Hay River woman has double lung transplant

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Dawn Loutit underwent double lung transplant surgery in Edmonton on Feb. 21. Photo courtesy of Dawn Loutit
Dawn Loutit underwent double lung transplant surgery in Edmonton on Feb. 21.
Photo courtesy of Dawn Loutit

A Hay River woman has undergone transplant surgery for two lungs.

Dawn Loutit had the surgery in Edmonton, beginning at about midnight on Feb. 21.

Loutit, who is in her mid-50s, required a double lung transplant because she has been suffering from chronic obstructive pulmonary disease since the mid-1990s.

In a tearful post on Facebook on the evening she was told she was about to go to surgery at the University of Alberta Hospital, Loutit said, “These are happy, nervous tears.”

Loutit noted the donor was a person from British Columbia.

She looked into the camera and crossed her fingers as she concluded the brief message, and said, “Lots of luck for me and prayers.”

Members of her family have been providing Facebook updates since the surgery.

In an update on Feb. 26, her daughter Rosa Shirley Marie said the surgery went well, and her mother had the tubes from the surgery removed the previous night.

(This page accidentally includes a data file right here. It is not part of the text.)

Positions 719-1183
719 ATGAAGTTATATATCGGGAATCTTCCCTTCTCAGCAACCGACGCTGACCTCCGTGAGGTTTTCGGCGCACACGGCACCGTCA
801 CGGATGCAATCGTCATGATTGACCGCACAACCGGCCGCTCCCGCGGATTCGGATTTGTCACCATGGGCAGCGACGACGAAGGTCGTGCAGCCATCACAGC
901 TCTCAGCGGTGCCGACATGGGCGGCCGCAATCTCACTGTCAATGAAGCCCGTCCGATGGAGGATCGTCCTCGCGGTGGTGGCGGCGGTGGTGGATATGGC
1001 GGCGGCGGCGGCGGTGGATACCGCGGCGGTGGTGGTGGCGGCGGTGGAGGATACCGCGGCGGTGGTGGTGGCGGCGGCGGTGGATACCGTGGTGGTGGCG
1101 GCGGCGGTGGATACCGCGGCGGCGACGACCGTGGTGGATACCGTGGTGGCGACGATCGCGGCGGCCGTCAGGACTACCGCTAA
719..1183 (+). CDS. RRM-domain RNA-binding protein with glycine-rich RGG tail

“She is talking & breathing well on her own!!!!” Marie wrote.

She added that everything seems to be going smoothly.
“I cannot wait ’til she gets to see all of the love & support that was given to her during this incredible moment in all of our lives!!” Marie added.

Loutit’s transplant surgery was mentioned in the Legislative Assembly on Feb. 28 by Hay River North MLA R.J. Simpson.

“She had been waiting for this for about 10 years,” said Simpson. “By all accounts, things went well, and she is recovering. I wish her all the best, as I am sure all of the members do. I also want to thank the donor for the gift of life, essentially, that they gave her.”

The MLA noted some questions have been raised in Hay River about organ donation, and he asked Health and Social Services Minister Glen Abernethy about the current process to become an organ donor in the NWT.

“Residents of the Northwest Territories, they can donate their organs and tissues as long as they are in a hospital with access to transplant services at the time of death,” Abernethy explained.

“Due to clinical capacity, that doesn’t exist in the Northwest Territories, so all organs and tissues that want to be donated by NWT residents has to be done in a different location. Often for us, that is Alberta.”

The minister added it is hoped that NWT residents will be able to be placed on the Alberta Organ and Tissue Donation Registry by the coming summer.

In an interview with The Hub in February 2018, Loutit said waiting for a donor was very hard.

“Because there are a lot of days where I have to sit and I can’t breathe,” she said. “I get scared. I cry. I pray. I don’t want somebody to die just for me to get a lung.

“It’s hard to pray and ask because someone does have to pass away. There has to be a donor out there. It makes it hard.”

At that time, Loutit was asking her family and friends to spread the word about the importance of signing donor cards.

“You never know whose life you’re going to save,” she said. “It could be your family, your friend. You never know.”

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